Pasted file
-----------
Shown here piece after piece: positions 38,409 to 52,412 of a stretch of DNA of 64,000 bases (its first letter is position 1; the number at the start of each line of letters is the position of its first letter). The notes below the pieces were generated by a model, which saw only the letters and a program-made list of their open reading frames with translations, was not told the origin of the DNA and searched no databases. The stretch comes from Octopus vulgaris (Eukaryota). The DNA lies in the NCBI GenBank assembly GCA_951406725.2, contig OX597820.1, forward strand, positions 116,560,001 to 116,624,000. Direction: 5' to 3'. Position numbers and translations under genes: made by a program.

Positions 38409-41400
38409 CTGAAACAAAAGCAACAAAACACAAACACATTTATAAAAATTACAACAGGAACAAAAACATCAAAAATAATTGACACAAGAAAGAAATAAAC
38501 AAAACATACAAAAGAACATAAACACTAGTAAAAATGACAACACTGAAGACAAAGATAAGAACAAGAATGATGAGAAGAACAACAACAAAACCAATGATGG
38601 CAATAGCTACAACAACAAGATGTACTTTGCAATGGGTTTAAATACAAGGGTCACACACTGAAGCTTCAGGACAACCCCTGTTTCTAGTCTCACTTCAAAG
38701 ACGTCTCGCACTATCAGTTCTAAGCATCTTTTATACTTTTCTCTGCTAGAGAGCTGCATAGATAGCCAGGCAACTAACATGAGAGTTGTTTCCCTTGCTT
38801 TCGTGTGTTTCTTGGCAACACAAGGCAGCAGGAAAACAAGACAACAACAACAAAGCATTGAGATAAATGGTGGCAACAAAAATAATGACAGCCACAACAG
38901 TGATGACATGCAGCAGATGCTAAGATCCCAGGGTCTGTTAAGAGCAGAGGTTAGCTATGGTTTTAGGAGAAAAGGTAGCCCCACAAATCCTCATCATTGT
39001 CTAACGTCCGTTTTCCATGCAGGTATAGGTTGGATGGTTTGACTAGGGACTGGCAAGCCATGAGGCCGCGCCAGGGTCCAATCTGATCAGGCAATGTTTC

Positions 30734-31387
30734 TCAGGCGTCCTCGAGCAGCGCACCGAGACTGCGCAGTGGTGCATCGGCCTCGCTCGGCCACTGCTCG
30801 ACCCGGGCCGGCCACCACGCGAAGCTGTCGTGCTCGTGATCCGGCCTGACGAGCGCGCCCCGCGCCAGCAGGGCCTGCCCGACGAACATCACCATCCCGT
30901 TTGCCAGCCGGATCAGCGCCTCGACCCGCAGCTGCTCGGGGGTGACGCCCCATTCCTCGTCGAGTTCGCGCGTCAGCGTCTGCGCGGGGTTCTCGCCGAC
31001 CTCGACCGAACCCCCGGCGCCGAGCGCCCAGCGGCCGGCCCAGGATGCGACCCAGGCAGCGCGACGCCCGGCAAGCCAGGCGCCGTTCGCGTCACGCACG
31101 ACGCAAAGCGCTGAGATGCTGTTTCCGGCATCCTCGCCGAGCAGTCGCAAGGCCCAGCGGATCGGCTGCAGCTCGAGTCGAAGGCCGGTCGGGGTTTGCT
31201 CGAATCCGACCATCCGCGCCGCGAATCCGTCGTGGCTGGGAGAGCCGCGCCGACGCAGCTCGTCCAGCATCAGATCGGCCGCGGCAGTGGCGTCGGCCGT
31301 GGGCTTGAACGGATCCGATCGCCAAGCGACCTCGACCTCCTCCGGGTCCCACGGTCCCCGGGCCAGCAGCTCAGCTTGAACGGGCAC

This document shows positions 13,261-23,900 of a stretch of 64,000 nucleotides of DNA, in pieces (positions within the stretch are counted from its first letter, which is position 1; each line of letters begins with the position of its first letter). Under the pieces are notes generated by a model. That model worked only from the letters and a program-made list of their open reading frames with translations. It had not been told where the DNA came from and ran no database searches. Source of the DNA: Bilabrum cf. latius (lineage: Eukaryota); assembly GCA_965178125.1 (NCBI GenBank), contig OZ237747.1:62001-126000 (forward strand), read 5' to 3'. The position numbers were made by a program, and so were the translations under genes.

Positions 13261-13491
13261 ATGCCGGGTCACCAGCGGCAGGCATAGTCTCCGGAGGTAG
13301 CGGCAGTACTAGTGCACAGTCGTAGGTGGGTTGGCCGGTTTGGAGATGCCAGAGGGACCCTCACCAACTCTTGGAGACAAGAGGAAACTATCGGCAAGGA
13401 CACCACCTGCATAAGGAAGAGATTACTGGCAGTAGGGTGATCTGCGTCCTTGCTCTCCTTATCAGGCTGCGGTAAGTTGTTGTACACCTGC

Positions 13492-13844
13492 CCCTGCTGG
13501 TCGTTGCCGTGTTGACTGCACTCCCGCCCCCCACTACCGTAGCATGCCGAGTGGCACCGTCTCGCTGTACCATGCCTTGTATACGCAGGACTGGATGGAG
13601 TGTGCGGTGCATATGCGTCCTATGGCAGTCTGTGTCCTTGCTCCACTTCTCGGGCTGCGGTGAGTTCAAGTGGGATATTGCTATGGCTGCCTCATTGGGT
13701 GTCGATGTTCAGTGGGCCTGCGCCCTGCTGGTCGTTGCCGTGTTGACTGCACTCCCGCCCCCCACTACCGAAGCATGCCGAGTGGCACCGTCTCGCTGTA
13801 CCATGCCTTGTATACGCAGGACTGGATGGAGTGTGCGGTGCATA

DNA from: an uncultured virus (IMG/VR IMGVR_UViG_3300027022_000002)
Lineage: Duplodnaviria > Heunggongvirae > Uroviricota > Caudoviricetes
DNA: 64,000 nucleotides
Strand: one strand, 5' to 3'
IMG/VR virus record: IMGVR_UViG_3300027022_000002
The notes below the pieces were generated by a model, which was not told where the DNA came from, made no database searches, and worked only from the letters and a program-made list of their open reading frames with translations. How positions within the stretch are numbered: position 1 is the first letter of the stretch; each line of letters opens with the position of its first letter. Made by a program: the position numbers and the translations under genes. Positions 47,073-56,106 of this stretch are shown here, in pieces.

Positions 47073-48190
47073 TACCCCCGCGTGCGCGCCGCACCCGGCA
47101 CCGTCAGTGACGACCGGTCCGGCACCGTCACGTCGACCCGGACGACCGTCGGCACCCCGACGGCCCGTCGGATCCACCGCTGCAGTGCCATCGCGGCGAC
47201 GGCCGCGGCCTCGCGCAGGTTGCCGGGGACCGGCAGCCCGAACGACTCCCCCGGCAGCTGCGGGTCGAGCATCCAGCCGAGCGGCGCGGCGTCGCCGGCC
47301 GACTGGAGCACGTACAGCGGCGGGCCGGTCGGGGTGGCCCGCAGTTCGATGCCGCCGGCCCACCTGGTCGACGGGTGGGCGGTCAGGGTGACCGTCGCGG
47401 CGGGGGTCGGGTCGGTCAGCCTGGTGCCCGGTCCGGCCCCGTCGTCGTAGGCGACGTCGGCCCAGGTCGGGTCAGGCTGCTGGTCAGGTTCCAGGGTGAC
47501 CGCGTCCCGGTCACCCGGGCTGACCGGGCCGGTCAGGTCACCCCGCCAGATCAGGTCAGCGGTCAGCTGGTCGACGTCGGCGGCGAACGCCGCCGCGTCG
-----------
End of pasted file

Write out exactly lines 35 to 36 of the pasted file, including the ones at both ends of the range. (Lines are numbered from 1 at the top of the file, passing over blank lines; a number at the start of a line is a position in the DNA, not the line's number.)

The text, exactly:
Positions 47073-48190
47073 TACCCCCGCGTGCGCGCCGCACCCGGCA